In the shadows of the American opioid crisis is methamphetamine, a powerful stimulant that is making a robust comeback in the United States. With all the discussion surrounding opioid use disorder, lawsuits against “big pharma,” and over 100 overdose deaths each day, it’s not challenging to lose sight of other harmful substances.
Meth was big news in the 2000s until the opioid epidemic overshadowed the drug. Those who are old enough may remember anti-meth campaigns across the country. You may remember when pharmacies began requiring a photo ID to purchase certain cold medicines and limited the number of Sudafed packages you could buy at once. Back then, lawmakers and public health officials were calling it the meth epidemic.
When the headlines shifted to prescription opioids, then heroin and synthetic opioids like fentanyl, most Americans didn’t give methamphetamine a second thought. Some might have reasoned that meth was no longer a problem in America, and that stimulant use disorders were minuscule in number. Sadly, neither belief was accurate; the opposite is true.
Government crackdowns did slow meth production and distribution for a moment. However, the demand for the powerful stimulant never subsided, and Mexican cartels picked up where American clandestine chemists left off.
In 2020, methamphetamine is more potent and cheaper than ever before. What’s more, there is no shortage of Mexican meth – sometimes referred to as ice – coming across the border. Methamphetamine is a significant problem in rural towns and major urban hubs. Those who become hooked on meth face many obstacles to finding recovery. Moreover, there are not any FDA approved medications for treating stimulant use disorder.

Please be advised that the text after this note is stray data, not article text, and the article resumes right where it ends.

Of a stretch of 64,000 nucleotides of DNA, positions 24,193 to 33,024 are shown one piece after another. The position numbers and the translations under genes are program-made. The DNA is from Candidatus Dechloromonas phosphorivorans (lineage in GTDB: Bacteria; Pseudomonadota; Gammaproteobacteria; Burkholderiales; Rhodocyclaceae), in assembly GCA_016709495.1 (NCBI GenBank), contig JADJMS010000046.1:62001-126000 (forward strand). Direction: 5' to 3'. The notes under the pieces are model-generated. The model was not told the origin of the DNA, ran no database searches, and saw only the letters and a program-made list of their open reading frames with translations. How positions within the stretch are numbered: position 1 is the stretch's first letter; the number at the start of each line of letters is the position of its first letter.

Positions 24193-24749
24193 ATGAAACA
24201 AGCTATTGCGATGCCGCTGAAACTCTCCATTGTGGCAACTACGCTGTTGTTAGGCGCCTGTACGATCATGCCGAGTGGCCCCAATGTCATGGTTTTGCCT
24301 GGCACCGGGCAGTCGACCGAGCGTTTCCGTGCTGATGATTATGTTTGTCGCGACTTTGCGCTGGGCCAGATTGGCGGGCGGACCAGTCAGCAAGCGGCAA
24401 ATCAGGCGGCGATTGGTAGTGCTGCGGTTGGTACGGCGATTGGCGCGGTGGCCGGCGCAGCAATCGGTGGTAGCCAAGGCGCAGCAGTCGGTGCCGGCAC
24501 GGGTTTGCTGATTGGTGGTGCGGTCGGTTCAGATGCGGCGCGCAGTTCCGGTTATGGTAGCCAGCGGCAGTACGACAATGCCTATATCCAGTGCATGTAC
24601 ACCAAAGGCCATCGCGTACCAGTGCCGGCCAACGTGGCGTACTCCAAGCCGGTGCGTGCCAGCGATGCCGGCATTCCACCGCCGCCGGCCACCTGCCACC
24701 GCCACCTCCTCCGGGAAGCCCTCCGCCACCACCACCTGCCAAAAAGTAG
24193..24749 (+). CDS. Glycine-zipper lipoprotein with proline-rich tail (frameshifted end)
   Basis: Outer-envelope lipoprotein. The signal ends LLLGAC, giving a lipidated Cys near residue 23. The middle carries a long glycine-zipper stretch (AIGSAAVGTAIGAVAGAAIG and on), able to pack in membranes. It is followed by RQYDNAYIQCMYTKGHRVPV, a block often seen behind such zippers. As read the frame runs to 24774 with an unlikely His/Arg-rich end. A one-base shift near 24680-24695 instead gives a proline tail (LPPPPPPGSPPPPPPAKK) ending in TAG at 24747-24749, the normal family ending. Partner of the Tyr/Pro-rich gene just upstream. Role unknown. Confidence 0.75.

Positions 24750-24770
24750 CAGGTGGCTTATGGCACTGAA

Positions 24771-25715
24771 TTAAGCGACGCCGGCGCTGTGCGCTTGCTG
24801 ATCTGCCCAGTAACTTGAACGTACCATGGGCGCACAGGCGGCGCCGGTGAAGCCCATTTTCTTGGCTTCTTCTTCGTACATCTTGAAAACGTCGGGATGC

A Methamphetamine Crisis in Colorado
It may surprise you to learn that meth was involved in more overdose deaths than prescription opioids in some areas of the country. The Centers for Disease Control and Prevention (CDC) reports that overdose deaths linked to stimulants spiked by nearly 22 percent from 2017 to 2018.
Colorado has been struck by a surge of methamphetamine use, as have several states in the west. Colorado Public Radio recently covered a story on the subject that focused on a young woman who nearly lost everything.
Melinda McDowell has been in recovery for more than a year after becoming hooked on meth in 2017 following the death of her mother. She said she was instantly addicted after trying the powerful psychostimulant. McDowell lost 130 pounds in a short period, experienced severe hallucinations that led to self-harm, and her two children were placed in foster care.
With little hope in sight, Ms. McDowell reached out to a treatment center in her area for support, according to the article. It was there that she got on the path toward recovery with the help of group therapy and medication that may help people with stimulant use disorders.
Naltrexone is a medication that is most commonly used to treat alcohol and opioid use disorders. However, there is a growing body of evidence that suggests it can help people who are addicted to meth and cocaine too.
“The shaking started going away. I wasn’t panicking. I could feel some relief.” McDowell said. “I knew there was something different.”
McDowell reports that Naltrexone eased her withdrawal symptoms. She credits her year plus sober to therapy and the drug that has not been approved by the FDA for meth addiction. She is working on getting her children back and hopes to go back to school and help others who struggle with meth one day.
Colorado Stimulant Use Disorder Treatment
Please contact NorthStar Transitions if you are battling a stimulant use disorder like methamphetamine addiction. Our meth addiction treatment program in Boulder, Colorado, will help you get on the path to long-term recovery. Our highly trained team of addiction professionals can give you the tools to lead a productive and healthy life.